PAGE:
Our image of William Jennings Bryan captures one moment in time: the summer of 1925, when he prosecuted a Dayton, Tenn., football coach named John Scopes for teaching evolution.
In photographs taken that summer, Bryan looks paunchy and sweaty, exhausted by his battle against the forces of modernity; his death followed just days after the trial's end.
Combine that with the snide disdain of journalist H.L. Mencken (who called Bryan "a peasant come home to the barnyard") and Frederic March's overacted depiction in "Inherit the Wind" (1960), and Bryan devolves from "the Great Commoner" into a hysterical buffoon. One wonders how anyone ever thought he could be president.
Michael Kazin seeks to undo that vision in A Godly Hero: The Life of William Jennings Bryan. "I wrote this book to gain a measure of respect for Bryan and his people," writes Kazin.
Byran's "people" were the commoners of his time: men and women who tilled the soil, read both Jefferson and Jesus, and loved their country. It was on their behalf that Bryan challenged the status quo with his populist crusade as a 36-year-old presidential candidate in 1896.
He spoke out against imperialism in the Philippines and fought to keep the United States out of World War I. At the same time he mobilized millions of Americans with oratory that drew from biblical traditions but spoke to their concerns about the modern world of corporate power.
Bryan placed his faith in the people: "when reform comes in this country," he exclaimed, "it starts with the masses" and not "the brains of scholars."
But Byran's career was not an entirely glorious one. "A Godly Hero" is largely a chronicle of failure: bills vetoed, planks ripped out of party platforms, elections lost, and lost - and lost. (Three times Bryan sought the White House and three times he came up short.)
Somehow, however, all this failure added up to success. By putting people first, Bryan tore apart the Democratic Party of the 19th century - a hidebound fossil of corrupt Boss Tweed machines and Southern white supremacists - and convinced Americans suspicious of big government that the state could solve the nation's common problems. All this while FDR was still sipping sherry at Harvard.
Readers of "A Godly Hero" will also get a fresh perspective on the Scopes Trial. Bryan, who paid scant attention to theological controversies, was "not a fundamentalist." He "burned only and always to see religion heal the world."
There was much to fix: Social Darwinists of the Gilded Age had turned the naturalist's ideas about "the survival of the fittest" into a tool of class hierarchy. By the 1920s, eugenicists were hoping to harness evolution and purify the race by sterilizing the weak.
Kazin persuasively shows that Bryan's real crusade in Tennessee was not against free inquiry (he never opposed altogether the teaching of evolution), but against the enormous condescension of scientists who knew what was best for ordinary people - the same battle, in other words, that Bryan fought throughout his life.
Kazin is not the first biographer to tackle the Great Commoner, but he is definitely the best writer among them. "A Godly Hero" is a richly textured narrative with an excellent pace, coming in at just over 300 pages of text - modest in our age of megabiography.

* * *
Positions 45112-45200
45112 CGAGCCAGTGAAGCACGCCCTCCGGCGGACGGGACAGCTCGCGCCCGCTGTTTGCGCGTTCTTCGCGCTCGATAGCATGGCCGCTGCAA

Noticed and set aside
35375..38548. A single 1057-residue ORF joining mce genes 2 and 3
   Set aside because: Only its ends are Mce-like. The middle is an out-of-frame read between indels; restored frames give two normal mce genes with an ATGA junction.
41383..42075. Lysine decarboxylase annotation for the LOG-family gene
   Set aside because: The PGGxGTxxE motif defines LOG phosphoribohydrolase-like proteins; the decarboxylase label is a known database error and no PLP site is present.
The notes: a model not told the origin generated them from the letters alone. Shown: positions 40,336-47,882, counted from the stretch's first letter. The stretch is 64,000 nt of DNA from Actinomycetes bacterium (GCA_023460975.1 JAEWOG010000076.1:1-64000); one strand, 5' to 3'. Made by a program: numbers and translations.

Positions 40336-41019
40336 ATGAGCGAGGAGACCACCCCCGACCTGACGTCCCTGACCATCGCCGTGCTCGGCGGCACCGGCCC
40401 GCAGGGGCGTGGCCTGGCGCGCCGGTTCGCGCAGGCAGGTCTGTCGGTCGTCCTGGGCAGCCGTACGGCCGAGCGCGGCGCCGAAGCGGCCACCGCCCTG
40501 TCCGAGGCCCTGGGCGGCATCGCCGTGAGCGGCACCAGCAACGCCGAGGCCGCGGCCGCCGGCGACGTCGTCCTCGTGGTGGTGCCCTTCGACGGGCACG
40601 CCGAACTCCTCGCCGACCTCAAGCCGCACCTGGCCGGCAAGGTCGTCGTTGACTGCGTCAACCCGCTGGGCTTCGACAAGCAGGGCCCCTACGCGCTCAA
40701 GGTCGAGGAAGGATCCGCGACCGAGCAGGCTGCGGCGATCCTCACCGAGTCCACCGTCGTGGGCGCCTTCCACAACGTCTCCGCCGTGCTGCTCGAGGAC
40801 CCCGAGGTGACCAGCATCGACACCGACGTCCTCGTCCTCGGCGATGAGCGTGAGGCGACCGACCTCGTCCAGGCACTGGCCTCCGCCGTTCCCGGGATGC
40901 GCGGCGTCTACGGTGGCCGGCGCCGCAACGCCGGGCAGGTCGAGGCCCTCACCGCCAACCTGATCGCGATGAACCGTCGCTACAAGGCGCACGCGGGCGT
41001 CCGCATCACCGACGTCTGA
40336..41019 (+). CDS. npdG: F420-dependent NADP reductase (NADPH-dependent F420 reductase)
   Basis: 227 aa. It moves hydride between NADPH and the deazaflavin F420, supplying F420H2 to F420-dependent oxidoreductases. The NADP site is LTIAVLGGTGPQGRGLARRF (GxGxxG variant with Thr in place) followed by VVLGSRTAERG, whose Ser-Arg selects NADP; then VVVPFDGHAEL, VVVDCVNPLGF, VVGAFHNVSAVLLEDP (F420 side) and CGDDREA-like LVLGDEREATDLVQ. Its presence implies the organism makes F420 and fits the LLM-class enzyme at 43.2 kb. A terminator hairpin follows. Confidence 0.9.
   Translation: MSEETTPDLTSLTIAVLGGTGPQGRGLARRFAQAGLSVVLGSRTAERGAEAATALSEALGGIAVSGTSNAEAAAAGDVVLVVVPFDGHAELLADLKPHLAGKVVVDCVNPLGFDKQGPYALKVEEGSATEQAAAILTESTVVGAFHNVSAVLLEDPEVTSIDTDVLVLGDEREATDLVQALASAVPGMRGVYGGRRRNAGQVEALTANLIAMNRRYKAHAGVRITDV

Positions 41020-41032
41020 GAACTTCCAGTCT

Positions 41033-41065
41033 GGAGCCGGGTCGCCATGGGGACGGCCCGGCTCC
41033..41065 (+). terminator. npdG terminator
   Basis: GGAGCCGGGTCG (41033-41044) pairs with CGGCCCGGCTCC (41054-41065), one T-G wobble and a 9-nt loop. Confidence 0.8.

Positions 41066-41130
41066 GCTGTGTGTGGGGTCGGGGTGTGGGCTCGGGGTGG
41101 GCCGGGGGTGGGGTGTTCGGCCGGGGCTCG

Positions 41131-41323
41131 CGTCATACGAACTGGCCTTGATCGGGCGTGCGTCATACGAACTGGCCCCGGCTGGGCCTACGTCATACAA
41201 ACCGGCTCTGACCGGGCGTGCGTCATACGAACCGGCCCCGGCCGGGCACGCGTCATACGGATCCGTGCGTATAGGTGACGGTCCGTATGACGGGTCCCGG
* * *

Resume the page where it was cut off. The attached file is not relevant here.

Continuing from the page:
In his telling of Byran's story, Kazin deftly encapsulates aspects of past politics that might otherwise numb modern readers. THis gives a context to Bryan's first great speech in Congress - a long discourse about twine - that really allows the famed orator's words to sing.
Kazin has also spent plenty of time reading ordinary people's letters to Bryan, and quotes them incessantly. Reading Bryan's fan mail, though, is a bit like talking to the guy in your office who loves comic books: the praise sounds empty if you don't share the enthusiasm.
Kazin enthuses, and more. It seems that somewhere along the road to restoring Bryan's "respect," Kazin fell in love with him.
As a result, "A Godly Hero" is Kazin's love letter to Bryan. Hoping to recover a hero for liberal Christianity, Kazin lets Bryan get away with a lot.
Not only with racism (Bryan was, for white men of his era, probably about average), but Kazin also papers over Bryan's vanity and his ambition. Whether in his interactions with populists, anti-imperialists, or evangelicals, Bryan repeatedly hijacked the leadership of grass-roots movements, not always to their benefit. Kazin excuses this by appealing to Bryan's sincerity and consistency, which indeed Bryan had. But still...
In an age of Enron and empire, at a time when profound matters of religious faith are debased by political controversies over Sponge Bob Square Pants, Kazin's longing for a prophetic voice is understandable. But in Bryan's case, that voice too often crossed the line from prophecy to melodrama.
One of the more painful examples of his excess came in the moments after he finished his "Cross of Gold" speech at the 1896 Democratic convention.
Bryan stepped back from the podium and, in a breathtaking display of showmanship and chutzpah, stood for some time with his arms outstretched like Jesus on the cross. American politics might want for much these days, but not for more of that.
• Christopher Capozzola teaches American history at the Massachusetts Institute of Technology.